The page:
Tumbledown Mountain (3,068 ft) in Weld, Maine, is a beloved hike to many Mainers, due to its accessibility and the unique nature of Tumbledown Pond near the summit (this pond is a geological feature called a “tarn”). Normally, taking a break to swim or fly fish at the top of a mountain is just a daydream. We first hiked this in April 2017 during our 100-Mile Wilderness training, and again more recently in May 2020, so neither of these warm weather activities were available at elevation.
The Loop Trail ascends to the Tumbledown Ridge Trail from a trailhead on Byron Road, and by descending on the Brook Trail you can make a loop with Byron Road that is about 5.6 miles. In good conditions, this is a moderate to difficult hike, but winter/spring trail conditions can push the meter toward or past strenuous. Do not attempt to summit Tumbledown before June without checking trail conditions, unless you have gear (and the experience) to deal with snow and ice.
An easier out-and-back ascent (4.7 miles) can be accomplished from the Brook Trail trailhead on Byron Road, the route we took more recently. Trail maps and info are available via the Tumbledown Conservation Alliance and our go-to guide, the AMC Maine Mountain Guide, which has a detailed trail map inside.
The Loop Trail ascends through a lovely pine forest, then a steady uphill climb past some truly massive boulders. At the time of year we went, the beginning of the trail was very boggy. We started to see signs of winter’s staying power as we gained elevation, with large slabs of ice under rocks, and snow in shaded areas. The snow became deeper as we moved up, and the trail was difficult to follow.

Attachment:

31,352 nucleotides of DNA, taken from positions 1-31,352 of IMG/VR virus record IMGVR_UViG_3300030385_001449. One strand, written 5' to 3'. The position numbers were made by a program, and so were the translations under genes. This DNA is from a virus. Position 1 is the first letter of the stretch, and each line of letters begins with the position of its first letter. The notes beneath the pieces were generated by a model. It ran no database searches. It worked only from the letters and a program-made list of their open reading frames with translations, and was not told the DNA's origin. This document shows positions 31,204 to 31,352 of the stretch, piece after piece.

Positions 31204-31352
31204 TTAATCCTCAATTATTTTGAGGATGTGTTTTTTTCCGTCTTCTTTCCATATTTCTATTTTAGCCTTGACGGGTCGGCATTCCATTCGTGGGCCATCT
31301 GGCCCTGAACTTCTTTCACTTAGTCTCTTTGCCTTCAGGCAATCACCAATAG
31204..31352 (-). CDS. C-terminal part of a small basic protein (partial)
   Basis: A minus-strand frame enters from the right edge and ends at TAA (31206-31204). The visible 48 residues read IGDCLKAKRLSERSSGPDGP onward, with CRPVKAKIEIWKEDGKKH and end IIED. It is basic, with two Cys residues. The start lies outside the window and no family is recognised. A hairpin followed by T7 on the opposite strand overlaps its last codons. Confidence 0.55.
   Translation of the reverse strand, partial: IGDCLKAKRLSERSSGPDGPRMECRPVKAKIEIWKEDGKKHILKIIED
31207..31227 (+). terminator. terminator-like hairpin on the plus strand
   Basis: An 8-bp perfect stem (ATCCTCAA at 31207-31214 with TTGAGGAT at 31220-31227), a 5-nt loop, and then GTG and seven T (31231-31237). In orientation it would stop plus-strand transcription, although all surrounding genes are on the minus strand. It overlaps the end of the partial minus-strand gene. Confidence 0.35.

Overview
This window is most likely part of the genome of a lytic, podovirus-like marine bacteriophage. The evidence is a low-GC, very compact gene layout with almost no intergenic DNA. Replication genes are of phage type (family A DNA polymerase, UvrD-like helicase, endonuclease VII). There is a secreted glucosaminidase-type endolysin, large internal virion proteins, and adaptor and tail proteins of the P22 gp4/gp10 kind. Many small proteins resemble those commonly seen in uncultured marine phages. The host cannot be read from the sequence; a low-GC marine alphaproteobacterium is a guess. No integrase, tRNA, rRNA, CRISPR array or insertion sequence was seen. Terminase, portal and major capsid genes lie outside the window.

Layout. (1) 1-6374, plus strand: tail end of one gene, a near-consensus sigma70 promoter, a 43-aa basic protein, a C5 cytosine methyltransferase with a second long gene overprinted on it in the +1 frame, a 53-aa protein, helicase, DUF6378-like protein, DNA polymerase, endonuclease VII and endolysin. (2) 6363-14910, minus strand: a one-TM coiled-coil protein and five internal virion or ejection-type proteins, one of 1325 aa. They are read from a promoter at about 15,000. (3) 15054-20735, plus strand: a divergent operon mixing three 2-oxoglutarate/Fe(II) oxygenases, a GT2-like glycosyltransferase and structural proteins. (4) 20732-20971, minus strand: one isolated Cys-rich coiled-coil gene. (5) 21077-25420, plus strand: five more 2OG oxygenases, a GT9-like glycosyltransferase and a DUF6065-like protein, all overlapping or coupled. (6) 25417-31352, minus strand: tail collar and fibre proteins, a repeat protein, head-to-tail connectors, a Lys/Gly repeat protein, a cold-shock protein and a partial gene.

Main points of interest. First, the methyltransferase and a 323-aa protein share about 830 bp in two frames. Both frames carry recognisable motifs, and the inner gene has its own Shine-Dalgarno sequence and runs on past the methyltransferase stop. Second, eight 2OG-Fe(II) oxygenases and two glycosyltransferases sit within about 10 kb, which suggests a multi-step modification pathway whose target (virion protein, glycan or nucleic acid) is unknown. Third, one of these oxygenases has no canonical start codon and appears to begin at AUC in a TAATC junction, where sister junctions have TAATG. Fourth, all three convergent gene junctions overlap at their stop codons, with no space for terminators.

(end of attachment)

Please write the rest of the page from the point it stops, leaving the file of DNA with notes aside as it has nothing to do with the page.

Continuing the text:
We crossed and re-crossed a torrent of ice and water as we climbed, until we couldn’t find a way around it, and puzzled over the trail for a few minutes. Thankfully, daughter located the small opening in the boulders we needed to climb through, complete with iron rungs to hold on to. Daughter made it through with her pack, but dad had to remove his, as it was a tight fit through a frozen waterfall (aptly named “Fat Man’s Misery”). The Maine Mountain Guide notes that this part of the trail makes it unsuitable for dogs, and we would definitely agree (the aforementioned Brook Trail is an alternative ascent for those with canine companions). It was a short scramble from there to the west peak, with breathtaking views of the surrounding area.
The Tumbledown Ridge trail, a pleasant downhill ridge hike with more views of the valley, brought us to Tumbledown Pond, which was frozen on both occasions. The tarn is a great place to stop and enjoy a meal and a break. In May 2020, the wind was too powerful to allow much of a stay, but we found a spot in the lee of a large boulder to crouch and have a snack.
The descent is down the Brook Trail to Byron Road. Humans and animals use the same trails, and there can be a surprisingly high amount (read: tonnage) of moose droppings on the Brook Trail, but we did not see any moose on the way down. We agreed that we would have to come back to Tumbledown in the summer, as this was one of our favorite hikes.
Oh, and one bonus feature…
We saw this billboard on the way through Canton, Maine, in 2017 and could not resist taking a picture.
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